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Chauncey Billups Talks About NBA’s Marijuana Policy and Use By Former Teammates

Chauncey Billups Talks About NBA’s Marijuana Policy and Use By Former Teammates

Discussions seeing the utilization of weed as a more secure pain-relief elective have turned out to be more common in the NBA since Golden State Warriors head mentor Steve Kerr recognized toward the beginning of December he had a go at utilizing it to treat endless back torment, and previous NBA All-Star Chauncey Billups talked up on the theme Friday.

Showing up on ESPN’s NBA Countdown (h/t Complex’s Dana Scott), Billups told a board that included Tracy McGrady, Jalen Rose and Michelle Beadle that the NBA ought to investigate authorizing cannabis as a route for players to maintain a strategic distance from addictive painkillers:

For medicinal use, I think we absolutely need to have that conversation. The Players Association, they need to talk about that with the NBA, because there’s a lot of science behind it… because we’ve been through a ton of injuries. I’ve seen a piece on Jason Williams, who was the No. 2 pick in the draft, that talked about him being addicted to oxycontin and pain pills, and it would have been much better and much easier thing to have marijuana as a relief.

Billups additionally revealed that marijuana helped some of his previous colleagues unwind when they were managing pregame nervousness.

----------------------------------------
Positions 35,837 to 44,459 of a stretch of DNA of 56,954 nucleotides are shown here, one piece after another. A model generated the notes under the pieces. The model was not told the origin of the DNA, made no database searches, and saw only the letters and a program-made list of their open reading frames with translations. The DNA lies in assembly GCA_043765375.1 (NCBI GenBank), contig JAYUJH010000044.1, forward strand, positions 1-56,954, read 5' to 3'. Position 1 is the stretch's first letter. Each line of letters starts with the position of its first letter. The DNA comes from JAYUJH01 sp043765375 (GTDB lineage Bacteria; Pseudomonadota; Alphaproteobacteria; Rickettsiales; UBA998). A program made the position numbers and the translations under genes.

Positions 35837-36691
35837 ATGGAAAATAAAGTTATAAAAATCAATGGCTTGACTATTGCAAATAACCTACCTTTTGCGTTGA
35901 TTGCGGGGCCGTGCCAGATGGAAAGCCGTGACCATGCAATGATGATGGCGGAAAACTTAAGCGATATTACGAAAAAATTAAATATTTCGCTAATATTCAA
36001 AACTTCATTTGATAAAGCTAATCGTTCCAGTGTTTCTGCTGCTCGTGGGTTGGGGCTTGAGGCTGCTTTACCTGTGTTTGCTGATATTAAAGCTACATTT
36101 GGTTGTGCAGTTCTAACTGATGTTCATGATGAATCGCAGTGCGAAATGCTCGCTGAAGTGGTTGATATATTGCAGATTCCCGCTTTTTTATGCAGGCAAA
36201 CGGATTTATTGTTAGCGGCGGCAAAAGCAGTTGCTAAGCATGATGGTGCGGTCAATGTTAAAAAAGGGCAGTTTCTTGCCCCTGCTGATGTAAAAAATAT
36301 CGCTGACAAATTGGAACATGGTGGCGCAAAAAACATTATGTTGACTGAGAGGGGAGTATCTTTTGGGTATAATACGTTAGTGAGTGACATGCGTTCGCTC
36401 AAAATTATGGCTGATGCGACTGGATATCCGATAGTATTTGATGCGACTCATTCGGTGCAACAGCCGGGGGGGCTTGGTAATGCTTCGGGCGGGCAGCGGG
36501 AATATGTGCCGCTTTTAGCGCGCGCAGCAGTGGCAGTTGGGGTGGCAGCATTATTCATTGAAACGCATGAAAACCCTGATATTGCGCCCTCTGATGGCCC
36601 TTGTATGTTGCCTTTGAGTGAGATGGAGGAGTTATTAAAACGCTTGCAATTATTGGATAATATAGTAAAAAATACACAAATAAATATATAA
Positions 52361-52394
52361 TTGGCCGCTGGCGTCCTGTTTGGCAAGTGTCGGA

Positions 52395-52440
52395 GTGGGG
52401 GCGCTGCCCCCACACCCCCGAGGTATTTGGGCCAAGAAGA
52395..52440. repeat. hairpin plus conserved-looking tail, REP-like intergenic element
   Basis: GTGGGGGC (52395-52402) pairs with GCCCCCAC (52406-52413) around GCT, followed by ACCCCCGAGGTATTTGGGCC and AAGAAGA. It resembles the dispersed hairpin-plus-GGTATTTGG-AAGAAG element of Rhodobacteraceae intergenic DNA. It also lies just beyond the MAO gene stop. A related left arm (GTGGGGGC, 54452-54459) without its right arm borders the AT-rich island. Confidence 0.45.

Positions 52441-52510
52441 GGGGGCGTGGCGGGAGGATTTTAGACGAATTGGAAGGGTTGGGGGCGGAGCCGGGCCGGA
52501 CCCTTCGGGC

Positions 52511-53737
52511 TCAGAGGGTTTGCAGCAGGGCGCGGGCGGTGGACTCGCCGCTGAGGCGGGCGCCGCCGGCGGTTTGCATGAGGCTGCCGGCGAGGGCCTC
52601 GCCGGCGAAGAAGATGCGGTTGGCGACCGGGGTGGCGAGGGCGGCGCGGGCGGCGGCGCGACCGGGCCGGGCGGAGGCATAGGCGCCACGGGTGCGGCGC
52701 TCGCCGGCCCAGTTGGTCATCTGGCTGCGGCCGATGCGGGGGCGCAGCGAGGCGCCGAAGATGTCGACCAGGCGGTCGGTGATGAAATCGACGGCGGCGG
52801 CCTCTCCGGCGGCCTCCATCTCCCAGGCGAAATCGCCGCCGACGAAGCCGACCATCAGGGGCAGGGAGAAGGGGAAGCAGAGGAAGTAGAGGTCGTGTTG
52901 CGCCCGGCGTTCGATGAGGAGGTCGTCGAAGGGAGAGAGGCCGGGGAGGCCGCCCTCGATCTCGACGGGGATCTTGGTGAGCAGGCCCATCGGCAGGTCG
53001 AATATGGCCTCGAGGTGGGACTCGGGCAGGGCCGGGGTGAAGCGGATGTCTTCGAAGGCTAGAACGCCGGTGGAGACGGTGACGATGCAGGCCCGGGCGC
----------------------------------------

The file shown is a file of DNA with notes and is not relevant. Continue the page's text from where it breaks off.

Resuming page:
“I had teammates. … I actually wanted them to smoke; they played better like that,” he said. “It helped them focus in on the game plan. … I needed them to do that. I would rather them [smoke] sometimes than drink.”

In May 2015, TMZ Sports surveyed 10 unknown NBA players who were collectively joined in their support of therapeutic weed authorization for players in the Association.

While the league has yet to indicate it’s ready to legalize medical marijuana for players as a pain-relief alternative, the NBA does have one of the more lenient marijuana policies among major professional sports leagues.

Players are fined $25,000 for a second positive marijuana test and suspended for five games for a third positive test, according to Yahoo Sports’ Kelly Dwyer.

Taking after the section of a few November tally measures, therapeutic pot is lawful in 28 states, while recreational weed is lawful in eight.

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